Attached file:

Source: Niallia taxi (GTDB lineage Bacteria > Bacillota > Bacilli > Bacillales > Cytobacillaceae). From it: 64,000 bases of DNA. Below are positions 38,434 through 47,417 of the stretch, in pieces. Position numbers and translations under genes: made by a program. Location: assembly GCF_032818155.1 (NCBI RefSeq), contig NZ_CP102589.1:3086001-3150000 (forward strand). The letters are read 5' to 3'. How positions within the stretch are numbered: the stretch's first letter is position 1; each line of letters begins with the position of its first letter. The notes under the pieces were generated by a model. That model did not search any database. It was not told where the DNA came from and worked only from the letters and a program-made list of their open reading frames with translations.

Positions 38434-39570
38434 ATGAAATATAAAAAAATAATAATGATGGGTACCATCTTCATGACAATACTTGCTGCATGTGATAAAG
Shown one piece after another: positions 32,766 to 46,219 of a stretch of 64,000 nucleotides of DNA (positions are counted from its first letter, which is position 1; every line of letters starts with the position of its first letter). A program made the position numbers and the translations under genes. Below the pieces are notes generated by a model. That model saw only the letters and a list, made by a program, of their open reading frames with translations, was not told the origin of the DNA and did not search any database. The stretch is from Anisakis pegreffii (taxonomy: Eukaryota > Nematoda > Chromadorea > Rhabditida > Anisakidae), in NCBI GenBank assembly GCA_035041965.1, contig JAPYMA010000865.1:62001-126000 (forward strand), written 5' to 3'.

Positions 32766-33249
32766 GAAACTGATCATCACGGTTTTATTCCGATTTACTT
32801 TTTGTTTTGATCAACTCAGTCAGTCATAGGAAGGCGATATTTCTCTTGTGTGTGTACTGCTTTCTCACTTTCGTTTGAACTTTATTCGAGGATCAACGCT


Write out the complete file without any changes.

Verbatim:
Source: Niallia taxi (GTDB lineage Bacteria > Bacillota > Bacilli > Bacillales > Cytobacillaceae). From it: 64,000 bases of DNA. Below are positions 38,434 through 47,417 of the stretch, in pieces. Position numbers and translations under genes: made by a program. Location: assembly GCF_032818155.1 (NCBI RefSeq), contig NZ_CP102589.1:3086001-3150000 (forward strand). The letters are read 5' to 3'. How positions within the stretch are numbered: the stretch's first letter is position 1; each line of letters begins with the position of its first letter. The notes under the pieces were generated by a model. That model did not search any database. It was not told where the DNA came from and worked only from the letters and a program-made list of their open reading frames with translations.

Positions 38434-39570
38434 ATGAAATATAAAAAAATAATAATGATGGGTACCATCTTCATGACAATACTTGCTGCATGTGATAAAG
Shown one piece after another: positions 32,766 to 46,219 of a stretch of 64,000 nucleotides of DNA (positions are counted from its first letter, which is position 1; every line of letters starts with the position of its first letter). A program made the position numbers and the translations under genes. Below the pieces are notes generated by a model. That model saw only the letters and a list, made by a program, of their open reading frames with translations, was not told the origin of the DNA and did not search any database. The stretch is from Anisakis pegreffii (taxonomy: Eukaryota > Nematoda > Chromadorea > Rhabditida > Anisakidae), in NCBI GenBank assembly GCA_035041965.1, contig JAPYMA010000865.1:62001-126000 (forward strand), written 5' to 3'.

Positions 32766-33249
32766 GAAACTGATCATCACGGTTTTATTCCGATTTACTT
32801 TTTGTTTTGATCAACTCAGTCAGTCATAGGAAGGCGATATTTCTCTTGTGTGTGTACTGCTTTCTCACTTTCGTTTGAACTTTATTCGAGGATCAACGCT